A mountain of debt casts a shadow on the brightest place. American current-account trade deficits and foreign debts are casting a dark shadow on the U.S. dollar.
Dr. Hans F. Sennholz
for The Daily Reckoning
July 8, 2004
Dr. Hans Sennholz is president emeritus of The Foundation for Economic Education (FEE) in Irvington, NY. Lew Rockwell has recently posted an essay on the Life of Hans Sennholz.
His essays and articles have appeared in over thirty- six major German journals and newspapers, and 500 more that reach American audiences. Dr. Sennholz is also the author of 17 books covering the Great Depression, Gold, Central Banking and Monetary Policy. You can write to him by sending an e-mail to this address: email@example.com.
Who’s crying now?"
It was late at night and someone was crying…your editor didn’t know who. He had been reading about gold rising back over $400. About total credit market debt rising to 299% of GDP – higher than the 270% reached in ’29. About CEO’s and corporate directors whose pay rises 5 to 10 times faster than the rest of the economy…and rising mortgage demand, caused by falling rates.
But he is on vacation, trying to not pay attention to the markets. Besides, he has a large family…and other things to worry about. More notes from a small cabin, below…
But first, here’s Addison Wiggin in Baltimore:
Addison Wiggin, from ‘Mobtown’…
– The votes are in. The confederacy of dunces has spoken: 2004 GDP growth is predicted to reach a new 20-year high of 4.7%.
– "We are moving into a sweet spot for the economy," said the appropriately named Diane Swonk, chief economist at Bank One, "with interest rates not too high, jobs coming back and business investment providing strength."
– The Bond Market Association’s economic advisory committee, too, expects the strongest annual growth since Reagan was running for re-election in 1984. (At that time, Reagan managed to conjure up a stunning 7.2% growth rate.)
– The ‘sweet spot’ won’t be accompanied by inflation either, says a survey of analysts and economists published by the AP. Last month’s high inflation rate is "unsustainable." They predict the CPI will settle down to a more palatable 3.1% for the year as a whole. Next stop: Economic nirvana!
– But that’s not all…when you buy now, you get a free six months of employment growth thrown in… free! These boffins expect at least 200,000 jobs to be added each month for the next six months (discarding June’s weak number as an aberration in the trend). Wouldn’t that be spectacular?
– Just in time, we hesitate to add, Mr. Bush needs exactly 1.2 million new jobs before he escapes the distinction of being the "first president since Herbert Hoover in the great Depression to have lost jobs while in office.
– "We are looking for a darn good year" chimed another optimistic chief economist to the AP, "despite the fact that we had a big jump in oil prices and interest rates are going higher than people thought would occur," Hmmmm…
– Heady stuff indeed, but here at the Daily Reckoning, your editors are reluctant to swallow the consensus predictions without, at the very least, a small measure of due diligence; we turn to the markets for help…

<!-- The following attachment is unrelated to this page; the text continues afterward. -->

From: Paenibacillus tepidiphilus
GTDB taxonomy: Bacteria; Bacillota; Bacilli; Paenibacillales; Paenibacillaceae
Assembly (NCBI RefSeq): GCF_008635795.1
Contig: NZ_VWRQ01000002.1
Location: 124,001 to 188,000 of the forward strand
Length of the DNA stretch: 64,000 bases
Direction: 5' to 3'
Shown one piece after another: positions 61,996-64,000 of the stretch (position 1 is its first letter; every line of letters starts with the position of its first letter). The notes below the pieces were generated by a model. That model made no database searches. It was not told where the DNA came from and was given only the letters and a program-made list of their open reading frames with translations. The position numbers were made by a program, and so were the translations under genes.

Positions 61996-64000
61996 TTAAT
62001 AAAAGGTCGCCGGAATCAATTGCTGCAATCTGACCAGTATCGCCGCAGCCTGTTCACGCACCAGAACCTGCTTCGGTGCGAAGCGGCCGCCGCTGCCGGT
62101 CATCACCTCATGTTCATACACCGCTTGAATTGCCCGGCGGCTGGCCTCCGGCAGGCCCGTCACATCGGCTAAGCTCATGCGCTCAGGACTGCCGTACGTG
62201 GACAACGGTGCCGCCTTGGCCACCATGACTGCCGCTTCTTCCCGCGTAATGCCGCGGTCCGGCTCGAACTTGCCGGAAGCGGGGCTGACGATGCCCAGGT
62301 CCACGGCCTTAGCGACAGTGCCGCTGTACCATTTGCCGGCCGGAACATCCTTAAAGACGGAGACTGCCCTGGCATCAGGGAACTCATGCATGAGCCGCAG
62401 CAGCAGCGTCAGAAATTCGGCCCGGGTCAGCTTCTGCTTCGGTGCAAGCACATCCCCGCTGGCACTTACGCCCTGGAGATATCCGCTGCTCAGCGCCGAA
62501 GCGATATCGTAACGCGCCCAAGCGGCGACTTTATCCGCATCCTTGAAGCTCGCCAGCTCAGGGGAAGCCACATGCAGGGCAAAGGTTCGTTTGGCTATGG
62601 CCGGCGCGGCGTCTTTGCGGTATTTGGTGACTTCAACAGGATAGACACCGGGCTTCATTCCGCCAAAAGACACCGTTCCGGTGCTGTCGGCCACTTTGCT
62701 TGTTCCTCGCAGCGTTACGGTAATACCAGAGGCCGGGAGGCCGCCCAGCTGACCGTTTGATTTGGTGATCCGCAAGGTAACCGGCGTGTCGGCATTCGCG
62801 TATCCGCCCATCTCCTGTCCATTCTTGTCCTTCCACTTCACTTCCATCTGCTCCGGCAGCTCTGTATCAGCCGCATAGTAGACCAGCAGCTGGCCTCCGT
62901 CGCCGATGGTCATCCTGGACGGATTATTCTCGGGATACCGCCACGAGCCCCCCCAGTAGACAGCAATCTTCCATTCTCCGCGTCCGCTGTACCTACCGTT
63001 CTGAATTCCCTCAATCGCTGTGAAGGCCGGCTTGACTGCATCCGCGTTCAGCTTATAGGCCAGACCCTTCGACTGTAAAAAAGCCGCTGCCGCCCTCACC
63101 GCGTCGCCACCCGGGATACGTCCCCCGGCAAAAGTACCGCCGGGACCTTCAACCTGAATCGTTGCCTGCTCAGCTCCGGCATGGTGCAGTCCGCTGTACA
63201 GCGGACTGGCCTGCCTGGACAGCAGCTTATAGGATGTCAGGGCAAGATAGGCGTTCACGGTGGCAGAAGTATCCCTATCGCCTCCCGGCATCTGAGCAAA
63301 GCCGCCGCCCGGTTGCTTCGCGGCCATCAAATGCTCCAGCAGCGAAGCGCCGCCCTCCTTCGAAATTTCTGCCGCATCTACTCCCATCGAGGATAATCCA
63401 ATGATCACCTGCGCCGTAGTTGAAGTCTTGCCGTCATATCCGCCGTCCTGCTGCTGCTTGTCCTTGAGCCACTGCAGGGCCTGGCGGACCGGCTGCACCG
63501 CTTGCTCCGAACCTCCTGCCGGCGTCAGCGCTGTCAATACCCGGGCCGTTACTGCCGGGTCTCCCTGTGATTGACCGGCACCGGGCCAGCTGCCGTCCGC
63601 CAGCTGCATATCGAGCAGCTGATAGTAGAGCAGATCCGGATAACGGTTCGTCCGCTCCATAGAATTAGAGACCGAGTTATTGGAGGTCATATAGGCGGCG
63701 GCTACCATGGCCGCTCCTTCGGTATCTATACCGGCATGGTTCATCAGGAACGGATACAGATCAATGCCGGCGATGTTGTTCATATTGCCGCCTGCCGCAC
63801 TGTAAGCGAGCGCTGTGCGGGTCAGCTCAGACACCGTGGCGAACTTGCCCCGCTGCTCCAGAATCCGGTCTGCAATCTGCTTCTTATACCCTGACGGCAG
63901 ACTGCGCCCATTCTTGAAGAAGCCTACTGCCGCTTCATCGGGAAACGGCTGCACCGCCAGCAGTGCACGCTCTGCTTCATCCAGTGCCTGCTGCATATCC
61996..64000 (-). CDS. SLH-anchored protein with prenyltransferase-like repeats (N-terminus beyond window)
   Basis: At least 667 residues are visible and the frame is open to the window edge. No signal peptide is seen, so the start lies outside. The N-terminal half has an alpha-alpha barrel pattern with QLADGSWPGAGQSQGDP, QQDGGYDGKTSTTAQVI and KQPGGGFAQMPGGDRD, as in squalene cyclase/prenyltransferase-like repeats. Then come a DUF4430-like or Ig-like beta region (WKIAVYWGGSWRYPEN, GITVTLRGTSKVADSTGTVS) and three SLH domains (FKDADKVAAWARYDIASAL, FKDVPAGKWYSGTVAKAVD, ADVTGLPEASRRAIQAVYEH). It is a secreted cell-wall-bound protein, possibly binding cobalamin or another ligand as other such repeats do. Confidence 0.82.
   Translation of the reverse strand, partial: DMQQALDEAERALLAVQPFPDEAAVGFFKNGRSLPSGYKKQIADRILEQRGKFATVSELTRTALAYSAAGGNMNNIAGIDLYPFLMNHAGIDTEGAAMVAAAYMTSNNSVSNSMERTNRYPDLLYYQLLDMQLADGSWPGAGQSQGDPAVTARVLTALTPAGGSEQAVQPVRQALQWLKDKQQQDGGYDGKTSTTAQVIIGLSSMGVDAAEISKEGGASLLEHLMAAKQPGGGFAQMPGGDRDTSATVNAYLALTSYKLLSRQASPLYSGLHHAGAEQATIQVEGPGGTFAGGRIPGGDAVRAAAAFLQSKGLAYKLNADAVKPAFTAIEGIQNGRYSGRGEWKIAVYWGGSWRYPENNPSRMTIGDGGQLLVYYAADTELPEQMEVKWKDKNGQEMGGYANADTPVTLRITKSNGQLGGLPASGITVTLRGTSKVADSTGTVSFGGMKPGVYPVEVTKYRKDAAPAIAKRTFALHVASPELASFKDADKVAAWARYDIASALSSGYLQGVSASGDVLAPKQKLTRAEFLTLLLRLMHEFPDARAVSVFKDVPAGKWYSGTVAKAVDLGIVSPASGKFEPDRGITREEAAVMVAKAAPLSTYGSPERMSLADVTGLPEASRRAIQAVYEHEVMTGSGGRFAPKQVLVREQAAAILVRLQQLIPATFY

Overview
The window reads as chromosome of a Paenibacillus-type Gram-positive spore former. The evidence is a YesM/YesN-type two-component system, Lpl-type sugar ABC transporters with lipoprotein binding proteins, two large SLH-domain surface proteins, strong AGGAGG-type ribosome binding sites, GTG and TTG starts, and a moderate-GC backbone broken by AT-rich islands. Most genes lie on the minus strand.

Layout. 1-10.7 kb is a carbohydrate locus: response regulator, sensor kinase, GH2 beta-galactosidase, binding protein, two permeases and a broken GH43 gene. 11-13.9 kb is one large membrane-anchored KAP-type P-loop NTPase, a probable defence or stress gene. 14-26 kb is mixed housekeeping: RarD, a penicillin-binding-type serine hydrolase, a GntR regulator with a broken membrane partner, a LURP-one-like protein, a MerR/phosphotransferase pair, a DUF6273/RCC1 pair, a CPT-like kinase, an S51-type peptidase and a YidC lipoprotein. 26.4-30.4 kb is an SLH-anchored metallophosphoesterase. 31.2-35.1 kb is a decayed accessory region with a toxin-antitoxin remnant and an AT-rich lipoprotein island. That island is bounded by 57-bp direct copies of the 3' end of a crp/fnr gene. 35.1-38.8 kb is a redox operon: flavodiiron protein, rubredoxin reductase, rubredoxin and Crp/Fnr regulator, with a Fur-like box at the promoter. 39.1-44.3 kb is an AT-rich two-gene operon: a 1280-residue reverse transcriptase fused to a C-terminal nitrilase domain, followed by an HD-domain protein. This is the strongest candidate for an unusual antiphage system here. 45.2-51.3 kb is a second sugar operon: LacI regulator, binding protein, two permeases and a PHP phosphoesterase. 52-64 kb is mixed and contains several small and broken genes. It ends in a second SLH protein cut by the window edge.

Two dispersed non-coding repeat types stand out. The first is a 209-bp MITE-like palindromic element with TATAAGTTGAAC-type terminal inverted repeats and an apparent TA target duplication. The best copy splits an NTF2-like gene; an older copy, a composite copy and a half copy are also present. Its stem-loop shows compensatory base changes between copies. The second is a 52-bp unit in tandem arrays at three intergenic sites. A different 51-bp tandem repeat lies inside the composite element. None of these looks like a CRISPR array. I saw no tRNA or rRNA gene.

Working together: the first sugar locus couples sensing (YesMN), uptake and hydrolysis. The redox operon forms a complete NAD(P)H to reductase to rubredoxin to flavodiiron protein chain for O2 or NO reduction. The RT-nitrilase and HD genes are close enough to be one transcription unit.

– The Dow yesterday closed down 214 for the year. The S&P 500 is only up six points this year. Nasdaq is now down 47 points in 2004, equivalent to 2.3%. Despite the flush patina on yesterday’s headlines, none of the three major indices moved significantly yesterday.
– "So what else is new?" Alan Abelson, Barron’s master craftsman asks. Predictions such as those that litter yesterday’s press only provide one thing: "solid confirmation of the errant nature of forecasting… especially that genre of the black art that traffics in financial and economic auguries."
– Mr. Abelson is referring specifically to a study he received from one Pierre Lussier, of the Investment Information Provider. Having gone back to 1982 and analyzed the Street’s forecasts and predictions, Mr. Lussier concludes that the savants are awful – as in really BAD – at predicting GDP and inflation…although they seem to be relatively successful at predicting unemployment.
– One-year predictions for nominal GDP were 102% wrong, for example. Two-year forecasts? They were off by 109%. Their inflation targets were out by 29% over one year and 41% over two. As for unemployment predictions, the street performed much better…they were off by only 5% on a one-year forecast and 12% on a two-year.
– Never fear. "Rather than worry about whether [analysts] get it right or not," says our intrepid analyst Dan Denning, "recognize that the world is built on randomness and your financial security with it…why not take Pascal’s wager instead…hoping you’re wrong, but hedging your bets in case you’re right?"
– The biggest problem you face may in fact be well beyond your control. "The Federal Reserve and the Federal government have betrayed the American people," Dan writes, "They’ve robbed savers by destroying yields in the money market. They’ve issued debt that will either destroy America’s credit rating when the government defaults, or take Americans generations to pay back…"
– Dan, as you may be aware, is on an 11-week sojourn
through the wilds of Asia and Australasia. At the moment he’s in Perth, Australia. Yesterday, he reports, he was checking out the Perth Mint. While there, he had three gold-plated silver coins minted – each coin is worth 1 Bill Bonner, and stamped with the Reckoning Day Reserve, July 4 2004 DDGU (dollar down, gold up).